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I ran across this integration problem that has an interesting pattern.

$$\int_{0}^{(n-1)\pi}\frac{1}{\tan^{n}(x)+1}dx=\frac{(n-1)\pi}{2}$$

I evaluated increasing values of n up to n=10, and the result is always one half the upper limit of integration.

Why is this?. That is, how could we show it. I graphed it and as n gets larger, the graph resembles rectangles of equal size stacked up along the x-axis.

Thanks.

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You are aware that the integrand diverges at each $3\pi/4+k\pi$ for every odd $n$, aren't you? –  Did Apr 4 '11 at 17:19
    
How do you define the integral for $n=3$? It seems to have a pole at $x= 3\pi/4$... –  Fabian Apr 4 '11 at 17:19
    
I am sorry, I appreciate and thank everyone who helps. No, I did not notice a 0% accept rate. Yes, I see what you mean about the divergence. I just noticed a pattern and thought it was interesting. At n=3, I get a result of $pi$. Which would be one half the upper limit of integration. Anyway, thanks. I did not mean to annoy anyone. I was unaware of "accepting" helpful answers. –  Cody Apr 4 '11 at 17:24
    
... not to mention that the integrand is undefined at odd multiples of $\frac{\pi}{2}$. –  Arturo Magidin Apr 4 '11 at 17:26
    
The integral diverges for odd $n$. For even $n$, it can be re-written as $2(n-1)\int_0^\infty\frac1{1+t^n}\frac1{1+t^2}dt$. The integral seems to be $\pi/4$. Don't have a proof yet. –  GWu Apr 4 '11 at 17:28

2 Answers 2

up vote 5 down vote accepted

If $n$ is even,

then $\dfrac{1}{\tan^n x + 1} = \dfrac{\cos^n x}{\sin^n x + \cos^n x}$ is periodic with period $\pi$.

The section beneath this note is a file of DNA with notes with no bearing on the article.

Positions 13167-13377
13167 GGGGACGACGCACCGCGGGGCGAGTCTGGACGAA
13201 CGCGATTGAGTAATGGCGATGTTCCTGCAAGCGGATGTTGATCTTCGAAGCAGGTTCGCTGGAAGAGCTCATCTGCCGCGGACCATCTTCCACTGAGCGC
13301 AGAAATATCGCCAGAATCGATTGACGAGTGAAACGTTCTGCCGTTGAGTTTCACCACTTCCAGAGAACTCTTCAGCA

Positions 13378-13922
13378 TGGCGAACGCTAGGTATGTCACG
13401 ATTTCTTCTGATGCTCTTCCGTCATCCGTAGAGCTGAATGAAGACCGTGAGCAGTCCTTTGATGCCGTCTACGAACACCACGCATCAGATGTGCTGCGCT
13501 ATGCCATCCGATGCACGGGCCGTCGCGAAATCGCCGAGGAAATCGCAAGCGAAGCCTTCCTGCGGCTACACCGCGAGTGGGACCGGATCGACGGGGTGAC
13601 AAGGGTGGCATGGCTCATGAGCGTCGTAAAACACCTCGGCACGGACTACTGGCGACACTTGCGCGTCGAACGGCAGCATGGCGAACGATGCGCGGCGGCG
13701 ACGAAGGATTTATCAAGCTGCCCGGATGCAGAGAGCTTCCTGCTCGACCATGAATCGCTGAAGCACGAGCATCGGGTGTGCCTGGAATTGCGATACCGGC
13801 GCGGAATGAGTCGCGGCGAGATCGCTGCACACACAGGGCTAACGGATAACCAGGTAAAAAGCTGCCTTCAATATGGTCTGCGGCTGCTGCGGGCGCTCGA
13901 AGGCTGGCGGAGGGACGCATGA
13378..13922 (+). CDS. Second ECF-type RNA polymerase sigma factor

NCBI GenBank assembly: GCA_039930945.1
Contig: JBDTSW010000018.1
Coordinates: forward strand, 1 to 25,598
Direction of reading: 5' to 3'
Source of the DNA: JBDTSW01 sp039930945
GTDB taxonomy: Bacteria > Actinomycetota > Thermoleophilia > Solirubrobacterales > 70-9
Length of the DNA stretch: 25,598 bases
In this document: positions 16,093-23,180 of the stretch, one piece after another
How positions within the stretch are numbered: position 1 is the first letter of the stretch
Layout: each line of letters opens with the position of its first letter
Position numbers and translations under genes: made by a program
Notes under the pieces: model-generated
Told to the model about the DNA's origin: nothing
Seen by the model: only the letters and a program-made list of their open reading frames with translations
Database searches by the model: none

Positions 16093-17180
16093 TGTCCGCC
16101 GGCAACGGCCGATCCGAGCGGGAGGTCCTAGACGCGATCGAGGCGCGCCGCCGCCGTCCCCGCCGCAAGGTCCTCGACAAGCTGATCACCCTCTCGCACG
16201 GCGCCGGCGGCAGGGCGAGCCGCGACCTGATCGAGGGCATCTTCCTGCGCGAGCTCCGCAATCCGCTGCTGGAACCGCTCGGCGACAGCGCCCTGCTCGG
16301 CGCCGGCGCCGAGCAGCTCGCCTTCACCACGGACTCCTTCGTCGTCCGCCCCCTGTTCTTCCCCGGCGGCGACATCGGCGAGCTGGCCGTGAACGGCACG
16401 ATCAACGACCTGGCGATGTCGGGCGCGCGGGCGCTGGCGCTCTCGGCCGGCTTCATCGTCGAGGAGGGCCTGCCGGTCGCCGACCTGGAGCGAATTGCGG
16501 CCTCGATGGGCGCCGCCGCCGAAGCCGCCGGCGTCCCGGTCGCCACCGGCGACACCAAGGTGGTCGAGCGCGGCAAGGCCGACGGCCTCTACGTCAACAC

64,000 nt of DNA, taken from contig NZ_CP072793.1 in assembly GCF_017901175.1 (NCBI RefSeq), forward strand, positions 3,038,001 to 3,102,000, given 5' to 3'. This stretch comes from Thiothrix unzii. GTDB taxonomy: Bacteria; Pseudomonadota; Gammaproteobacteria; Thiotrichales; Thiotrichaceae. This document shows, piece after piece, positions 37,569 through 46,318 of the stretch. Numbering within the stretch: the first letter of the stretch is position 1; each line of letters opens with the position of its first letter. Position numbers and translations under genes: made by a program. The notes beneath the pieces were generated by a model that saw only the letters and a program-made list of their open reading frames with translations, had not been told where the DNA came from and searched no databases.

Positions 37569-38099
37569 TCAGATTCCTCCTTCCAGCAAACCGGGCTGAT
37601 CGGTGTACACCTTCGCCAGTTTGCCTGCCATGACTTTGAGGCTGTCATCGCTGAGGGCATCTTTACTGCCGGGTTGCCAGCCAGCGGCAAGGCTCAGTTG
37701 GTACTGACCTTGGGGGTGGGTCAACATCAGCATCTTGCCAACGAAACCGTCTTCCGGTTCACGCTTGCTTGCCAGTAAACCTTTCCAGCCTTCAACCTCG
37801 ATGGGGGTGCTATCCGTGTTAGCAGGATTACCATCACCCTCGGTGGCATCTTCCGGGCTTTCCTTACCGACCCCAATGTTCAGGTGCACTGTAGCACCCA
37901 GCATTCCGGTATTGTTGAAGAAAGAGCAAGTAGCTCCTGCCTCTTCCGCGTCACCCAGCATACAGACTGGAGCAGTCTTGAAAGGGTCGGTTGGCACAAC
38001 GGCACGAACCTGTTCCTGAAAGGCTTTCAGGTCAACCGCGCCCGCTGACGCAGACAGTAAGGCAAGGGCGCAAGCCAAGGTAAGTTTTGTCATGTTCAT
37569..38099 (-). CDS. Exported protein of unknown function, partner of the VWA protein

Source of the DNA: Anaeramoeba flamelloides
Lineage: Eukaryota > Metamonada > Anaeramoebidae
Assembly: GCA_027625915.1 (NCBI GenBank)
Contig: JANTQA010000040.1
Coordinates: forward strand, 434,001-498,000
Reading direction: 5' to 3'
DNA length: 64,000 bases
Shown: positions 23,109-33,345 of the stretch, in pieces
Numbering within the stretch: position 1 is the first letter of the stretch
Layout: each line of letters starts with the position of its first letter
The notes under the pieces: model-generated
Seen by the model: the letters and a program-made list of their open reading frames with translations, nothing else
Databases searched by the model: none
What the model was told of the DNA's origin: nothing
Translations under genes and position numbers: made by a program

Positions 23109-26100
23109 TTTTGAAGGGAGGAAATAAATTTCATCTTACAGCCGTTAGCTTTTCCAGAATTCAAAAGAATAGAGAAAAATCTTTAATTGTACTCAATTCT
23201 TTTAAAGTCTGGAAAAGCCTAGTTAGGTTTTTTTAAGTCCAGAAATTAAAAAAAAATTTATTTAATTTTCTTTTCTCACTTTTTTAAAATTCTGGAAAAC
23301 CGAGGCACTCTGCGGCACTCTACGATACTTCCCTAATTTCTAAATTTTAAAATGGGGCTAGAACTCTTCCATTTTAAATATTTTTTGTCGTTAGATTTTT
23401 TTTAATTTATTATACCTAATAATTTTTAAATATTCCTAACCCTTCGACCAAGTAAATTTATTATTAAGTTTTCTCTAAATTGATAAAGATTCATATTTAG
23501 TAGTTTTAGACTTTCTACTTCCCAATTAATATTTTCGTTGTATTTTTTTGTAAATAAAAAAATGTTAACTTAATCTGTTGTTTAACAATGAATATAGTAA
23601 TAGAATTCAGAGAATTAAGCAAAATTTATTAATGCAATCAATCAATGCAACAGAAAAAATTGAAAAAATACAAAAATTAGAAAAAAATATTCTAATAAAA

Also for $x \in [0, \pi/2]$ we have that for $t = x + \pi/2$ that $\dfrac{\cos^n t}{\sin^n t + \cos^n t} = \dfrac{\sin^n x}{\sin^n x + \cos^n x}$

And so

$\int_{0}^{\pi} \dfrac{1}{\tan^n x + 1} = \int_{0}^{\pi/2} \dfrac{\cos^n x}{\sin^n x + \cos^n x} + \int_{0}^{\pi/2} \dfrac{\sin^n x}{\sin^n x + \cos^n x} = \pi/2$.

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Thanks very much. I should have seen this. –  Cody Apr 4 '11 at 17:39

For every odd $n$, the integral is not defined. For every even $n$, the integral equals what you say. To show this, first note that since the function you integrate has period $\pi$, it is enough to show that $I_k=\pi/2$, where $$ I_k=\int_0^\pi\frac{\mathrm{d}x}{\tan(x)^{2k}+1}. $$ To compute $I_k$, use the change of variable $t=\tan(x)$, hence $\mathrm{d}t=(1+t^2)\mathrm{d}x$ and $$ I_k=\int_{-\infty}^{+\infty}\frac{\mathrm{d}t}{(t^{2k}+1)(t^2+1)}=2\int_0^{+\infty}\frac{\mathrm{d}t}{(t^{2k}+1)(t^2+1)}. $$ Decompose the last integral into an integral from $0$ to $1$ and an integral from $1$ to $+\infty$, to which one can apply the change of variable $s=1/t$. This yields $$ I_k=2\int_0^{1}\frac{\mathrm{d}t}{(t^{2k}+1)(t^2+1)}+2\int_0^{1}\frac{s^{2k}\mathrm{d}s}{(1+s^{2k})(1+s^2)}. $$ Finally, $$ I_k=2\int_0^{1}\frac{\mathrm{d}t}{t^2+1}=2[\arctan(t)]_0^1=\pi/2. $$

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Yes, I did notice it was undefined at odd n. I should have stated that and written 2n instead of n as the power of tan. Thank you very much. May I ask what Matthew meant by 'accepting a helpful answer"?. Is there a link where one rates an answer?. –  Cody Apr 4 '11 at 17:38
    
As the OP, in front of each answer to your post you should see a small v below the up and down arrows that one uses to rate an answer. If you click on the v, this will "accept" the answer it corresponds to (meaning you consider it is the best and you are not interested in more answers). –  Did Apr 4 '11 at 17:43
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@Cody: and in principle you can still do this for all questions which you have posted so far... –  Fabian Apr 4 '11 at 17:50
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@Fabian Yes, and even in practice... :-) –  Did Apr 4 '11 at 17:53

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